Clearwire's Broadband Bay
The ads make it clear the Kirkland, Wash.-based WiMax operator is planning a rollout in the Bay Area, although the firm hasn't said anything official about such a deployment. If I were a betting man, I'd guess it will be tied in with the joint XOHM deployment of mobile WiMax with Sprint Corp. (NYSE: S), which goes nationwide next year. (See More WiMax Coming to the Bay Area? and Sprint's Ready to XOHM Out.)
A Bay Area WiMax rollout would provide more competition for enterprise WiMax-focused service providers, such as Towerstream Corp. (Nasdaq: TWER), which already operate services in San Francisco. (See TowerStream Dips on Nasdaq Opening.)
It could also prove to be one of the final nails in the San Francisco muni WiFi project's coffin, which appears to be floundering anyway now that EarthLink Inc. (Nasdaq: ELNK) has dropped out. (See What Now for Muni WiFi?)
Then again, the availablity of cheap WiMax devices could prove to be critical in that situation, since WiFi is already so prevalent.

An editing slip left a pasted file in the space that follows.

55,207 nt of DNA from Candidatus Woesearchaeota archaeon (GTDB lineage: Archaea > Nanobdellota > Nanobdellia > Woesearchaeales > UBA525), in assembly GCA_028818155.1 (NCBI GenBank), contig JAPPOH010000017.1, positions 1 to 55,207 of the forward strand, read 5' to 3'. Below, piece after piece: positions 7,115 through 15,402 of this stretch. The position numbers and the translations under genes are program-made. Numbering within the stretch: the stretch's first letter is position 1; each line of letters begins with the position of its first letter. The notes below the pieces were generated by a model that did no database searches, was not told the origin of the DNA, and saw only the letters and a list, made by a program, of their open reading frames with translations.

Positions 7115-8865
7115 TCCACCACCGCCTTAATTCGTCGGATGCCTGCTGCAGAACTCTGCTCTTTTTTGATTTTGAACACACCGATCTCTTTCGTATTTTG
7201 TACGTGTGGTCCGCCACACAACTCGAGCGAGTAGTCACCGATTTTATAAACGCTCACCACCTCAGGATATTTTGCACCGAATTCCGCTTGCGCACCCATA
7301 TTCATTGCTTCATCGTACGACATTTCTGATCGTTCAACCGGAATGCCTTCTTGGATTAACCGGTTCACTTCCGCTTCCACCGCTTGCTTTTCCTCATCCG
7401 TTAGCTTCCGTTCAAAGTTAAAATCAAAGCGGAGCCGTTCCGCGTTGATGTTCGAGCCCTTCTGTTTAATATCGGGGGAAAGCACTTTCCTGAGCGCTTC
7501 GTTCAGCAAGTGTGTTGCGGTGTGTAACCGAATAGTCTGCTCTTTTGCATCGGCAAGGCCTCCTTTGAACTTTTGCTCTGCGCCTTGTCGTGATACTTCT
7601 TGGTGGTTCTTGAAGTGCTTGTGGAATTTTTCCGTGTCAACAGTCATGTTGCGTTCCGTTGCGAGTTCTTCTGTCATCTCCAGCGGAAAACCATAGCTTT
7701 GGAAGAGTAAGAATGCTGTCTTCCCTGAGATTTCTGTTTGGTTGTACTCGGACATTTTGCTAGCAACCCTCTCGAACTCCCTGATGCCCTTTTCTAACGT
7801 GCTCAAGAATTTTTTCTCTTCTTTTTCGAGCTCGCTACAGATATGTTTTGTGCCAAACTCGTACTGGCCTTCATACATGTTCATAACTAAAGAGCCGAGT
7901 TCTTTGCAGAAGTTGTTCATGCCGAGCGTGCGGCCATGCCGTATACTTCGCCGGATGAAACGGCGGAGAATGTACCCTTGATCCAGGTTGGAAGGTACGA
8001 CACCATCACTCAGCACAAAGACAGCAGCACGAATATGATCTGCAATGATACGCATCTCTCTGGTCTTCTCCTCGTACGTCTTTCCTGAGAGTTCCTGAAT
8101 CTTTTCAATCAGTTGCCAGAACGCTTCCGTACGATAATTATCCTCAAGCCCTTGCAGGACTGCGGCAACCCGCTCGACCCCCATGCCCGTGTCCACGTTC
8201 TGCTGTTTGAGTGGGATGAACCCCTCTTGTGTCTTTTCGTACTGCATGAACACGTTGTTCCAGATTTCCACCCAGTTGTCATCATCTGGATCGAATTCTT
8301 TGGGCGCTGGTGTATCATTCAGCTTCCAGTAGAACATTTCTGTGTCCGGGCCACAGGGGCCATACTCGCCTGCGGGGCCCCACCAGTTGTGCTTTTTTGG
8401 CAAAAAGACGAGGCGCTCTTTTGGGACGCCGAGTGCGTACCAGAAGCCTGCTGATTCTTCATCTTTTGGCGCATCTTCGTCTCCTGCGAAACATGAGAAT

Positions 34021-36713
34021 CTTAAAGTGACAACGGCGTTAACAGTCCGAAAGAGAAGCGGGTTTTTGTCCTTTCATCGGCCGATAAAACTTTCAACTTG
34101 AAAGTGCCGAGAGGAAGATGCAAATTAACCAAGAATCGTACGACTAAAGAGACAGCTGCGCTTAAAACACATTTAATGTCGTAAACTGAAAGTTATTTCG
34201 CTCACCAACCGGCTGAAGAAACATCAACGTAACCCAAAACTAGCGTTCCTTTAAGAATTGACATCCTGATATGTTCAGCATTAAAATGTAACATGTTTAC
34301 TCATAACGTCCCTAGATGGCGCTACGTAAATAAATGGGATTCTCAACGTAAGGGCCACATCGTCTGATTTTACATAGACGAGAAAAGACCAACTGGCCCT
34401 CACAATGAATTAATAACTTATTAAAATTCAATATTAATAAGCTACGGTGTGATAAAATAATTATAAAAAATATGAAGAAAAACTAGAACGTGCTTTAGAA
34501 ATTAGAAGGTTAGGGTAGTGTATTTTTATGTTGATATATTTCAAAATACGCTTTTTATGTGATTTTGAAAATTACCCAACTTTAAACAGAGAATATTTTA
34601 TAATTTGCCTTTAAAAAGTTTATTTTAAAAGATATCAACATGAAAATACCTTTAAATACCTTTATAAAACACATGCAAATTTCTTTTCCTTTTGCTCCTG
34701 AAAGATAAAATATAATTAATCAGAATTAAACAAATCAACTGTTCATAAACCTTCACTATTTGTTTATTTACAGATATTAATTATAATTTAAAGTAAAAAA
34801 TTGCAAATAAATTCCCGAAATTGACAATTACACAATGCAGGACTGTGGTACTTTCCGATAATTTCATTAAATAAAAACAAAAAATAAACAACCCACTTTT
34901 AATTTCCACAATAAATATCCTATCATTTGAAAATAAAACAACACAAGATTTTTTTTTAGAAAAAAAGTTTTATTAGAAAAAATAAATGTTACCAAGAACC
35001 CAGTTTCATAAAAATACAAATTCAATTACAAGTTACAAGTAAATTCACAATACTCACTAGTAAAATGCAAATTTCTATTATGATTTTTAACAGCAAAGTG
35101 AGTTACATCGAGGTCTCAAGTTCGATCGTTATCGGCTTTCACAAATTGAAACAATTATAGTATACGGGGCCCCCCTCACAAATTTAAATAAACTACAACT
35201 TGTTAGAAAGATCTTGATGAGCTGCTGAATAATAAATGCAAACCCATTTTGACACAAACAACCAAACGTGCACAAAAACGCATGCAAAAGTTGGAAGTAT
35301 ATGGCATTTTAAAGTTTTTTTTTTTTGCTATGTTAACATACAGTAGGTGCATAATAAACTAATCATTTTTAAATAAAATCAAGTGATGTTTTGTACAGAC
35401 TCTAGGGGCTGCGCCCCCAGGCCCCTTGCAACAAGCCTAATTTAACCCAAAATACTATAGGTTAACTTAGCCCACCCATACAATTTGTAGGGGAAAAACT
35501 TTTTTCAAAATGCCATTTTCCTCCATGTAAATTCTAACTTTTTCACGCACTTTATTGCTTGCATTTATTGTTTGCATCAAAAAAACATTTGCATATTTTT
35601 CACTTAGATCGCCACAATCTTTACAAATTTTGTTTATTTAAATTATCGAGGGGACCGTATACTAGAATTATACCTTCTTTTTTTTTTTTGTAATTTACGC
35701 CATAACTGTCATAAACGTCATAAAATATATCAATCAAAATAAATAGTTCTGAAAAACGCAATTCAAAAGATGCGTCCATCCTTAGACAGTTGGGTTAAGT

Nonetheless, San Francisco and the Bay Area, like NYC, could be one of the markets that will help to show whether users care enough about high-speed mobility to buy into WiMax. The largely affluent, tech-savvy consumer base is the perfect audience for WiMax, but the market is already loaded with cable and DSL connectivity options.
Sprint has said its mobile WiMax service should offer download speeds of 2 Mbit/s to 4 Mbit/s. Potentially, users could buy into the service and get better rates than DSL at a mildly higher monthly cost. But will they want mobility enough to undertake the hassle of changing?
The experience of South Korea seems to suggest that users are starting to warm to WiBro and wireless broadband. (See The Decade of 4G.) Will the same hold true in the U.S.? — Dan Jones, Site Editor, Unstrung